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Life of a Ugandan in Iraq

By Solomon Akugizibwe

RICHARD MAGEZI spent a year in Iraq as a security Guard, he saw it all and  did it all. He tells his story to Solomon Akugizibwe, which we are publishing in two parts.

Initially, I had a job with Kasese Cobalt Company (KCCL) as a security officer but when I lost it afterwards, life changed. I tried to look for what to do around Kasese town but failed. Life became so difficult; I had a lot of responsibilities but with no money to meet them. I decided to come to Kampala in 2001.

In 2008, an opportunity came in when talking with my cousin sister, the wife of a UPDF colonel (names withheld on request). She told me, that her husband was connecting people to go to Iraq. She asked me to also apply and go, if I was interested. I welcomed the idea; I would not let the opportunity slip through.

When I told the colonel that I too wanted to go to Iraq, he wondered why I hadnt informed him earlier. He told me not to worry because I was assured of going.

I joined Dreshak Security Solutions on May 27, 2008. I was introduced to the managers by the colonel and underwent training and medical check up at Case Clinic in Kampala, which I passed. I didnt do thorough military training because of my military background with G4S security company which I was working with at KCCL, I was passed when I presented my certificate. People who had no military background trained for three months.

After a week, I boarded a plane to Victory Camp in Baghdad about 10km from the centre of Baghdad town.

Boarding plane

All of us (230 people) boarded the plane to Iraq on June 30, 2008 at 2:00pm, but we were called the previous day at 3:00pm to Dreshak offices on Kyadondo Road where we were told that we were supposed to leave early. We slept in Dreshak compound, at 5:00am buses came, picked us and drove us to Entebbe Airport. I was so much excited when I heard of the information that I was leaving the next day because it would be my first time to board a plane and besides, I was going to see new places.Â

We reached Entebbe Airport at 6:30am, our luggage was searched thoroughly, we were cleared and filled forms but unfortunately, a message came from Iraq that there was a heavy sandstorm in Iraq and planes couldn’t fly, we had to wait for the sandstorms to cool down up to 2:00pm when we boarded a chattered plane direct to Iraq.

Arrival in Baghdad 

At Baghdad International Airport, we arranged ourselves in a single line formation parade and sat on the floor, our luggage was screened, all our passports were collected from us and taken to the immigration office and then given visas. We didn’t do any shopping because all the shops were closed.Â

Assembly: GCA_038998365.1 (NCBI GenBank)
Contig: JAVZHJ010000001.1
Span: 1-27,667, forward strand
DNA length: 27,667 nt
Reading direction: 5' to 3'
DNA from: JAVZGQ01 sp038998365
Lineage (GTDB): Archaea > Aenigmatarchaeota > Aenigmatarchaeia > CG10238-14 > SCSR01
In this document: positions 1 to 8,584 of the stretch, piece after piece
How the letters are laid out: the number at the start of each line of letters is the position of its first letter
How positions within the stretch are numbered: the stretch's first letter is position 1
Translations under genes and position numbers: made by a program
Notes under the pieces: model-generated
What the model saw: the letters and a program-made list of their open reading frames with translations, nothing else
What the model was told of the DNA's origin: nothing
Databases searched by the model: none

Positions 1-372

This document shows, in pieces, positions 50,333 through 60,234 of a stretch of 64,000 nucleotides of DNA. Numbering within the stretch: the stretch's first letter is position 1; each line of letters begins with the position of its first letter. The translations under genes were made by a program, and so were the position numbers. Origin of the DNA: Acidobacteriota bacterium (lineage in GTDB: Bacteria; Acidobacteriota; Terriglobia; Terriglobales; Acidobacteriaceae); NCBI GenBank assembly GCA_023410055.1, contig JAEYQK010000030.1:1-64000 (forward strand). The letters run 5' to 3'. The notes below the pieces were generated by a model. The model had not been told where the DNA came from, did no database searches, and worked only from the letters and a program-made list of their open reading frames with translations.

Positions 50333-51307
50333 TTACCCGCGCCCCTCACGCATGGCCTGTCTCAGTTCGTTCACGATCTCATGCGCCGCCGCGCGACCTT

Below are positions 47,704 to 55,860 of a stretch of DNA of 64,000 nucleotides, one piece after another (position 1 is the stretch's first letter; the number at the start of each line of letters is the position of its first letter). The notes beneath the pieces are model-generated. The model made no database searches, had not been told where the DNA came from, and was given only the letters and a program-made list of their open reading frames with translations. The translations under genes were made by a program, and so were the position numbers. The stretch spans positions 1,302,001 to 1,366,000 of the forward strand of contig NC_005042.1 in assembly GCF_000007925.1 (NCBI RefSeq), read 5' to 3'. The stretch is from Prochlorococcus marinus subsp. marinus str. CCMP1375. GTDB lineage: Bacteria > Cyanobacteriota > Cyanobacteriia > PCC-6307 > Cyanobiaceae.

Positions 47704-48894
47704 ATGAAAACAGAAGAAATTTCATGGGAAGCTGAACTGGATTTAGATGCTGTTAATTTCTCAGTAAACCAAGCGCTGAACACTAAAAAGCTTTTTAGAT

Afterwards, we were directed to a parking yard underground in a single line formation still, it was very dusty and dark. We boarded buses to Victory Camp under the protection of Ugandan guards and Iraqi army. At the camp, all our names were read and everyone was present.  Â

We slept on either mattresses or stretchers but the climate was so harsh – very hot. We woke up at 4:00 am and had meals at 5:00 am in the dining facility. Accessing the dinning facility, one had to fully identify him/herself. The food was so good although we were not used to it. However, there were things we could easily identify and eat like boiled eggs and bread.

I had never seen other foods like Yakisoba, Chilli mac, Enchilada – food with too much cheese mixed with minced meat, and Crab legs which I couldn’t even taste because the crab legs looked like scorpions and were so scaring.Â

We spent two days in Baghdad, and thereafter we were divided into groups of 12 each and sent to US bases across the country. I was among the first group to fly to Normandy Base in Northern Iraq – 25km from the Iran border.Â

At Baghdad International Airport, we were all well protected, we were sleeping in tents surrounded with T-walls which were very tall and bullets couldn’t penetrate them.Â

It was a very big military facility under the US command stretching like from Nakulabye to Nsambya in Uganda. It has a dinning facility, Gym, Moral Welfare Recreation (MWR) with internet cafes, movie theatres far bigger than Cineplex of Uganda and games like darts and ping-pong’s. There were also night clubs where Ugandan guards could freely dance with American soldiers.Â

In Iraq we were guarding American bases and it was only the American soldiers who would go for operations outside the camp. Iraq police and army were based in their own bases and US army and Ugandan guards were also based in the same bases.Â